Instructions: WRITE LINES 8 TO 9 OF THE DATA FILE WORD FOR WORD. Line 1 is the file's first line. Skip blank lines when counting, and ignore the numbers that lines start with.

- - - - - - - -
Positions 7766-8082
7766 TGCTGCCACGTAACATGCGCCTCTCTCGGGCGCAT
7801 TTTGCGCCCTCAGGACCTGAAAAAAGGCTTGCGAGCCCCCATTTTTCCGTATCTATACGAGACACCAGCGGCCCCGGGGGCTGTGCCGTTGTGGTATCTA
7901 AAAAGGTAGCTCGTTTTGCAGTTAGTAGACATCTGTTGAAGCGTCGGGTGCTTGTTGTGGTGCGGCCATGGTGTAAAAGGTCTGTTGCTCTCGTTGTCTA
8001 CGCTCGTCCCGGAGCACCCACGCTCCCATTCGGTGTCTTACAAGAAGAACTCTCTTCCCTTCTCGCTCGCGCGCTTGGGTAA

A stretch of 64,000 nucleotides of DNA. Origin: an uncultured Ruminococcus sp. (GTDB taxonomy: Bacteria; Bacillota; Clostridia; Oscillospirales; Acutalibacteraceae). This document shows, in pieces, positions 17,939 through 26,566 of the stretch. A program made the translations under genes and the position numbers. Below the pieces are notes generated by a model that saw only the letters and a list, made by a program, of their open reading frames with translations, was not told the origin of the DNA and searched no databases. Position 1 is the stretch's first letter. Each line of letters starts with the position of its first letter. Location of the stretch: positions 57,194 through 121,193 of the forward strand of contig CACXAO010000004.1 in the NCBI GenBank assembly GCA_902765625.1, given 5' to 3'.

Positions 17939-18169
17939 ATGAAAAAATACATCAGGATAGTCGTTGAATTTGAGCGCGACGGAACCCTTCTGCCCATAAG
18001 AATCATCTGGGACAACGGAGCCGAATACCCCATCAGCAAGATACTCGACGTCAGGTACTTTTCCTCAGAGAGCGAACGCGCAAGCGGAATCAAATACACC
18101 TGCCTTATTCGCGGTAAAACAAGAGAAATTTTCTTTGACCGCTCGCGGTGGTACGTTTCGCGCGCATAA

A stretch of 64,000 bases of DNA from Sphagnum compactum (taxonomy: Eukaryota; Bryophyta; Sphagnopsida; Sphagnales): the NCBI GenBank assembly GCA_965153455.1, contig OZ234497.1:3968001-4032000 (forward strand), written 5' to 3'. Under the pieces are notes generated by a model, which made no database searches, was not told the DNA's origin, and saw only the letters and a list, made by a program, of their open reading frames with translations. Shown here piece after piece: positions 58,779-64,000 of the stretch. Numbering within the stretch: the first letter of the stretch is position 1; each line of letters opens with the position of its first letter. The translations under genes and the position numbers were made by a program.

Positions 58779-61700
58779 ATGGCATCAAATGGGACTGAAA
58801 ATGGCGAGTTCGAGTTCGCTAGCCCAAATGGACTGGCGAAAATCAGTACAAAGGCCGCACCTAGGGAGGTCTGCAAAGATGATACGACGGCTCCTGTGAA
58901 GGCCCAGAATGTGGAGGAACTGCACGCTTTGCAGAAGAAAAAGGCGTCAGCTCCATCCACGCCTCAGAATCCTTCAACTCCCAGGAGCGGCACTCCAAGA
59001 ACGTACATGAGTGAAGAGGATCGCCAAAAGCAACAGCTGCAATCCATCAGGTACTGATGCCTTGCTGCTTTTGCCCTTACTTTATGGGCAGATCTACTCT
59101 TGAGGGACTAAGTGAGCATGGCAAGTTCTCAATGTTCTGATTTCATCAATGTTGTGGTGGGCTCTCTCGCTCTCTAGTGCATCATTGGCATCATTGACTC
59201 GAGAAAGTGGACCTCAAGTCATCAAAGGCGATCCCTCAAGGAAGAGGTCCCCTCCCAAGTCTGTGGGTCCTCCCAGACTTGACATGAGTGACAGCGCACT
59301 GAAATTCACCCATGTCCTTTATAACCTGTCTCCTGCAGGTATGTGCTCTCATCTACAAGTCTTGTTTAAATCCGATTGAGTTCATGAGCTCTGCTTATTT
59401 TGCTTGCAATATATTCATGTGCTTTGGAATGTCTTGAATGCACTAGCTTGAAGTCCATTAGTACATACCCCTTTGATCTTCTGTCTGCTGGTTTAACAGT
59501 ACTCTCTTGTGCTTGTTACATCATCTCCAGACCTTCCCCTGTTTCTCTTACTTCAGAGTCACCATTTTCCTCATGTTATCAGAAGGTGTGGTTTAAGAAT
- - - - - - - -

17939 ATGAAAAAATACATCAGGATAGTCGTTGAATTTGAGCGCGACGGAACCCTTCTGCCCATAAG
18001 AATCATCTGGGACAACGGAGCCGAATACCCCATCAGCAAGATACTCGACGTCAGGTACTTTTCCTCAGAGAGCGAACGCGCAAGCGGAATCAAATACACC